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Cyber Security and the SEC

Tuesday, March 19, 2013

According to data cited by the head of National Security Agency and U.S. Cyber Command, cyber attacks on U.S. computer networks rose 17-fold from 2009 to 2011.

With the increasing reliance on computer networks and digital data, companies will continue to see an increase in cyber risks, including cyber attacks.

In late 2011, the U.S. Securities and Exchange Commission’s (SEC) Division of Corporate Finance issued guidelines to make it clear that publicly traded companies must report cyber security incidents, or even when a company is at risk of an incident, to stockholders.

How Can Cyber Attacks Affect You?

Cyber attacks can result from deliberate attacks or unintentional events that include, but are not limited to the following:

  • Gaining unauthorized access to digital systems for purposes of misappropriating assets or sensitive information
  • Corrupting data
  • Causing operational disruption.

Cyber attacks may also be carried out in a manner that does not require gaining unauthorized access, such as by causing denial-of-service attacks on websites. Cyber attacks may be carried out by third parties or insiders using a variety of techniques. These range from highly sophisticated efforts to electronically circumvent network security or overwhelm websites to more traditional intelligence gathering and social engineering aimed at gaining network access.

The objectives of cyber attacks vary widely and may include theft of financial assets, intellectual property or other sensitive information belonging to business owners, their customers or other business partners. Cyber attacks may also be directed at disrupting company operations or targeted at a firm’s business partners.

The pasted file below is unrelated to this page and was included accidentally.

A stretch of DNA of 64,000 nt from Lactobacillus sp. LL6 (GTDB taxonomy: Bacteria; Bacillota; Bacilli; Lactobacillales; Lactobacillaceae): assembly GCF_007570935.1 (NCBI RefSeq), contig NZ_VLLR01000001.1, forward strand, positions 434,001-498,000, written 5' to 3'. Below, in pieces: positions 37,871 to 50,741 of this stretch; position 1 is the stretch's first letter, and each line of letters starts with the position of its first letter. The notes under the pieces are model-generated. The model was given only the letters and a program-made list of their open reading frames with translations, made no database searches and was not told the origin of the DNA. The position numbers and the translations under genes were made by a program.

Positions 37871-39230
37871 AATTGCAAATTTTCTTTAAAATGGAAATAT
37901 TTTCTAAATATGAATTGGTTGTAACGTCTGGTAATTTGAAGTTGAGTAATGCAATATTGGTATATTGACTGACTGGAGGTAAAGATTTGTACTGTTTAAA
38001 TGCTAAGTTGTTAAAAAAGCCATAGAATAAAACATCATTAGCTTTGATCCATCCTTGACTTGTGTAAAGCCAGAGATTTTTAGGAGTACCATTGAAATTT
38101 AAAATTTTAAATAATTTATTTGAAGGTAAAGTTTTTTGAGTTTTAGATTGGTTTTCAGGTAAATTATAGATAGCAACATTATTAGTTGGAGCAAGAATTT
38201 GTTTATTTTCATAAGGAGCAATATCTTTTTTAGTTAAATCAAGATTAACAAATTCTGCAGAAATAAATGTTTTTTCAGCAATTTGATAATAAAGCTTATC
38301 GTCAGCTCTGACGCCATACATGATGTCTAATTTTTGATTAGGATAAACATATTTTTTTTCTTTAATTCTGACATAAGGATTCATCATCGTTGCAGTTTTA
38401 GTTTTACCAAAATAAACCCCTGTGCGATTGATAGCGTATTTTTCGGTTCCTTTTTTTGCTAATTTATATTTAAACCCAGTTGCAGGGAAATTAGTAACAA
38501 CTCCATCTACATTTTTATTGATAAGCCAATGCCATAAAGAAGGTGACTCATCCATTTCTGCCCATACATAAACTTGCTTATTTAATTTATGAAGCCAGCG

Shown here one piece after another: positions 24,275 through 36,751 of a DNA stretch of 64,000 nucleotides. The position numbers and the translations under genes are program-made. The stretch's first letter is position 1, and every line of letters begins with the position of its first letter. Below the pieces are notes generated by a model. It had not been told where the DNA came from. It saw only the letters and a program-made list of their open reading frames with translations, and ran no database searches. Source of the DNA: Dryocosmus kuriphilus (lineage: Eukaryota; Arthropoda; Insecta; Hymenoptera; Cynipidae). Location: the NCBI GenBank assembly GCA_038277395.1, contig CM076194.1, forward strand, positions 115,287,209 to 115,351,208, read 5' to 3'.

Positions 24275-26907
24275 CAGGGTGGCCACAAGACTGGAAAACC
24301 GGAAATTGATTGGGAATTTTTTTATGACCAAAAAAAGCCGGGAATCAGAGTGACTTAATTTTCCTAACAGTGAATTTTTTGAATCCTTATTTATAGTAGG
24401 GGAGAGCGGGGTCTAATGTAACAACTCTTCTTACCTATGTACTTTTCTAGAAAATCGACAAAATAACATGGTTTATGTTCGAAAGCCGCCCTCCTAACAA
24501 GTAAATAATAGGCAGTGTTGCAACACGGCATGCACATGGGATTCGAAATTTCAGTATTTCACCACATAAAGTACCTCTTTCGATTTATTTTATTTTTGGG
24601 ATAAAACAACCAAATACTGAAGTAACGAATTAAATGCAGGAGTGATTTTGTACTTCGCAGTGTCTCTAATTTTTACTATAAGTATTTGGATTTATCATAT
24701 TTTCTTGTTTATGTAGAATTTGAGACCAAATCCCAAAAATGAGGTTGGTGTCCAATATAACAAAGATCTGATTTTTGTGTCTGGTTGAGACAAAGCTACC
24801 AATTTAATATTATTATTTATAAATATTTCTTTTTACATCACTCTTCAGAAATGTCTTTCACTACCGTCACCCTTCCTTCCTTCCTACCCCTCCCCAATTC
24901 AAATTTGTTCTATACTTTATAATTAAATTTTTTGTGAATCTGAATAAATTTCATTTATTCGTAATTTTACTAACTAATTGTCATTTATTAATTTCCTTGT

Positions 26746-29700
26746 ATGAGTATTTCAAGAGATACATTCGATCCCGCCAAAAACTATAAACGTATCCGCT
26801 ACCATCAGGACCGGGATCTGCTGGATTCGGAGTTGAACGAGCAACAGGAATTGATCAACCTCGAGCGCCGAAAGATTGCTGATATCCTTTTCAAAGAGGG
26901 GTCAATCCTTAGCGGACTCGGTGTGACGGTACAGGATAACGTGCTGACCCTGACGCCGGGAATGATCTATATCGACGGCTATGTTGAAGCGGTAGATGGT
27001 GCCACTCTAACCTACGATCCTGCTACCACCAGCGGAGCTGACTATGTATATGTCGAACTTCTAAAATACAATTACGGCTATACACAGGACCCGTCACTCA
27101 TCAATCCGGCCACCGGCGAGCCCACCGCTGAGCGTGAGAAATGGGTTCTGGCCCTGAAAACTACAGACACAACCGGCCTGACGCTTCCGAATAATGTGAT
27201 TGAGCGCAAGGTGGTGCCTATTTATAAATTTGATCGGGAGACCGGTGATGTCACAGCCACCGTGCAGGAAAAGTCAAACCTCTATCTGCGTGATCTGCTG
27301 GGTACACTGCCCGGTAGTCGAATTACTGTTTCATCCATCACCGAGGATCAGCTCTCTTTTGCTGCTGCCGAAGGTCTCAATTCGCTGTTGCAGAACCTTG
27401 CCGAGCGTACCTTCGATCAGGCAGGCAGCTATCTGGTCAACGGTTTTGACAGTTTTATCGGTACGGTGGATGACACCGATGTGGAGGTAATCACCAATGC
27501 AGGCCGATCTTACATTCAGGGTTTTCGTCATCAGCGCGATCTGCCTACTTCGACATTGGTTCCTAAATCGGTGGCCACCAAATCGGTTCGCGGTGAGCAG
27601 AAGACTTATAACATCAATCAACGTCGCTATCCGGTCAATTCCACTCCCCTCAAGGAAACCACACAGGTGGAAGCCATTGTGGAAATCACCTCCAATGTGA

Security Breach Consequences

Those that fall victim to successful cyber attacks may incur substantial costs and suffer other negative consequences, including the following:

  • Remediation costs that may include liability for stolen assets or information and repairing system damage that may have been caused. Remediation costs may also include incentives offered to customers or other business partners in an effort to maintain the business relationships after an attack.
  • Increased cyber security protection costs that may include organizational changes, deploying additional personnel and protection technologies, training employees and engaging third-party experts and consultants
  • Lost revenues resulting from unauthorized use of proprietary information or the failure to retain or attract customers following an attack
  • Litigation
  • Reputational damage adversely affecting customer or investor confidence

Material posted on this website is for informational purposes only and does not constitute a legal opinion or medical advice. Contact your legal representative or medical professional for information specific to your legal or medical needs.

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